The Process Behind How Email Encryption Works

If you haven’t been encrypting your emails, it’s probably because you don’t understand how the process works. Most people don’t, so don’t feel bad about it.

A lot of people make the false assumption that having a firewall is all they need to protect against vulnerable email communication interception. However, firewalls provide zero protection for emails entering or leaving a network.

In this article we’ll take a look at the process of how email encryption works and why you need it.

Public Key Infrastructure

The tech that drives email encryption is known as Public Key Infrastructure (or PKI for short). Any user can access the Public Key, but only the key holder can access the Private Key, and it should never be shared with unwanted third parties.

Say you want to send someone a private email message that’s encrypted. You do this by using the Public Key to encrypt it before hitting send. Then, the person reading the message will be able to decrypt it and see the original contents by using the Private Key.

You also use this pair of Keys in order to verify who the sender of the email is.

How Do You Make the Public Keys, Well, Public?

Email encryption key pairs are created, then distributed, by online providers that issue what are known as digital certificates (or Certification Authorities). These providers certify Public Key ownership by entering them into a directory that’s public. The Private Key is only given to the certificate’s owner and is only accessible by that owner.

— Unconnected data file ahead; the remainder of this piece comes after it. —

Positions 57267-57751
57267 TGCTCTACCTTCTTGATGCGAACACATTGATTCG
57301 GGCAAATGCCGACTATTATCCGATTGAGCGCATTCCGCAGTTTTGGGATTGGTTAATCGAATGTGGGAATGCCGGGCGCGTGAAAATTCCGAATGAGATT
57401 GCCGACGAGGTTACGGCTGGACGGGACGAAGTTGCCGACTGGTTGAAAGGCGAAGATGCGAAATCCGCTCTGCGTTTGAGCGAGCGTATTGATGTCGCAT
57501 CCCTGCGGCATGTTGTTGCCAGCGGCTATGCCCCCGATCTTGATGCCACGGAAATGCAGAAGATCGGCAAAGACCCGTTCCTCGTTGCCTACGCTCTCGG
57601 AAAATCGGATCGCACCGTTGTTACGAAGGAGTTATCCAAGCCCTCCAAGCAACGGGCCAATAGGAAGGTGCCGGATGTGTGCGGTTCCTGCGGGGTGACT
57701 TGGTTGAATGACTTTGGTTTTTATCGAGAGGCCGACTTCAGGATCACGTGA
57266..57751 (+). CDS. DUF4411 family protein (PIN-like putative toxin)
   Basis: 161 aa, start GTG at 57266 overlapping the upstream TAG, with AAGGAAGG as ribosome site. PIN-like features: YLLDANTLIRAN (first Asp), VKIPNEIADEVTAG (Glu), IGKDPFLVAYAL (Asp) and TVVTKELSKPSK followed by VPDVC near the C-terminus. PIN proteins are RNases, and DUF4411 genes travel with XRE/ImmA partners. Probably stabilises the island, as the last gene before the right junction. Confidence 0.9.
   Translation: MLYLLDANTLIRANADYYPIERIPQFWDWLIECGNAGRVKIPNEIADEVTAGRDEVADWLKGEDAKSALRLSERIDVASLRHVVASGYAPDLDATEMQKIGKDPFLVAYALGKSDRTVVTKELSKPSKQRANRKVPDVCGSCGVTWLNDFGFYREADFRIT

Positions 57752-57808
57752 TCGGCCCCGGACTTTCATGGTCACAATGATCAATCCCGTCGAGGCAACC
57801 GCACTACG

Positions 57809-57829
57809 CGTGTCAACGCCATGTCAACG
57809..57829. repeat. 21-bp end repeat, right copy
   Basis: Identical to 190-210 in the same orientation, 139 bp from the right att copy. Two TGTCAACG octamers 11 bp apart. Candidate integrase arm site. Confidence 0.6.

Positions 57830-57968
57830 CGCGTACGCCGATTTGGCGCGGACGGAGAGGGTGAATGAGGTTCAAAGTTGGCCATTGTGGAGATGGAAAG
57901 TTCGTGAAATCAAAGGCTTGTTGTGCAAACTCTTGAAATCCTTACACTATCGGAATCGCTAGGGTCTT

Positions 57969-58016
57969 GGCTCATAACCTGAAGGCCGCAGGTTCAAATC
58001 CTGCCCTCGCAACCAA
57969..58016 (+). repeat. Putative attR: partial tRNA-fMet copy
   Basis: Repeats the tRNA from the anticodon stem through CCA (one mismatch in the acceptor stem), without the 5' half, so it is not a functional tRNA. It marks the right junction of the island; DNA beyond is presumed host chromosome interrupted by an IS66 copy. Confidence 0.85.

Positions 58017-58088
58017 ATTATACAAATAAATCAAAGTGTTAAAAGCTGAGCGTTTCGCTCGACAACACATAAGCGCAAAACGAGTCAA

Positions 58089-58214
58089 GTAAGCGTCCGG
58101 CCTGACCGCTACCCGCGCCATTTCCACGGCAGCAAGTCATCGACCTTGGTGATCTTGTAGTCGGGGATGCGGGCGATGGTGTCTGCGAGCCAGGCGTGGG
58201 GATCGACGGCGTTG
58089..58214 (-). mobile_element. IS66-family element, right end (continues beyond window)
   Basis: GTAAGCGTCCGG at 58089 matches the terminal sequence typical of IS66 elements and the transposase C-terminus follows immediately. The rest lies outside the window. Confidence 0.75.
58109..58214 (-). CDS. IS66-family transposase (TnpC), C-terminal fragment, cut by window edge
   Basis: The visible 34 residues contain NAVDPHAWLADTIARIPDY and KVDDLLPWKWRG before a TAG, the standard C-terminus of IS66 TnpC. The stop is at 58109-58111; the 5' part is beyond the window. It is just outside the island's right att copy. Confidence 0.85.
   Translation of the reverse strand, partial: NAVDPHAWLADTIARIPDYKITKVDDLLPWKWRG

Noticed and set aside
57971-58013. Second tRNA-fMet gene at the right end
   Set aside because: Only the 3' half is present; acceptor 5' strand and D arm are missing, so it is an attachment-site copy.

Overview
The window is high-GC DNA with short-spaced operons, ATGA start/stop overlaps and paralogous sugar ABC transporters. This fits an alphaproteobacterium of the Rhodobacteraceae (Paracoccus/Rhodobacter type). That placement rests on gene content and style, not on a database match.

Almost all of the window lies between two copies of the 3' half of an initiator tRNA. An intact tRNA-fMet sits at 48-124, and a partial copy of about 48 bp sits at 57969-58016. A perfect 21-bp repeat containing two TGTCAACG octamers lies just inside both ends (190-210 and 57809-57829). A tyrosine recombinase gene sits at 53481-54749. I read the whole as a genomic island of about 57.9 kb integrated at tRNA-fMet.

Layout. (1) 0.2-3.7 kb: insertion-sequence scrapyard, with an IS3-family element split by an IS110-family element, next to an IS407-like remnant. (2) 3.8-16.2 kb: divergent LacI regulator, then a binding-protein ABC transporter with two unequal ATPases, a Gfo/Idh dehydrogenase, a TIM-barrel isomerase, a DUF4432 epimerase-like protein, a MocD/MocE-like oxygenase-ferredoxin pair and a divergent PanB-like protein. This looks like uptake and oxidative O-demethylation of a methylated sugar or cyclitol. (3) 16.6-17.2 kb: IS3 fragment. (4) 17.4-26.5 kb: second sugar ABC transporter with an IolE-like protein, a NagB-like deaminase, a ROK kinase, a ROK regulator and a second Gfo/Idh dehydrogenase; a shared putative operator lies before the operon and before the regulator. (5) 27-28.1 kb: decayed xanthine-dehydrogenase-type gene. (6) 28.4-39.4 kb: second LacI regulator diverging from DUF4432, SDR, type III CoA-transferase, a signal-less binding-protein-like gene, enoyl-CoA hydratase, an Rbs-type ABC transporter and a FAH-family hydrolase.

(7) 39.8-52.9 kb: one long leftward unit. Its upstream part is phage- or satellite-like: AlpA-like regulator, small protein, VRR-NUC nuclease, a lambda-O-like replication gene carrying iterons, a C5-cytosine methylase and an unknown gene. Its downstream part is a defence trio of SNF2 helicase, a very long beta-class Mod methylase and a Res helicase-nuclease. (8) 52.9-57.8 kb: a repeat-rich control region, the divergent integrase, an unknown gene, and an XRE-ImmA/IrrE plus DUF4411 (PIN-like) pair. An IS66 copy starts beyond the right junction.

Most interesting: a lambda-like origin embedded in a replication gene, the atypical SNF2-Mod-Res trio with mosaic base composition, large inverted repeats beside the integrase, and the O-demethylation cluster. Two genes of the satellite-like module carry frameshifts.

Any individual that wants to send an encrypted message to the private key’s owner will be able to access the Public Key through the directory created by the Certification Authority. There are many of these key directories accessible online. They are searchable by email address or name, which will aid in discovering the Public Key.

Why You Need to Encrypt Emails

Even if you have a number of additional security protocols already in place, your emails remain a highly vulnerable area of attack for hackers. Think of an email as sending sensitive information on a wide-open postcard for anyone with access to it to see.

Without proper encryption, email messages can easily be redirected, intercepted, or viewed by people you didn’t authorize. Encryption provides a heavy layer of security for all your email communication.

Do keep in mind, however, that once your emails are decrypted on the receiving end, they can still be forwarded without re-encryption. So always make sure you trust the end user of your encrypted emails.

Evan Shaner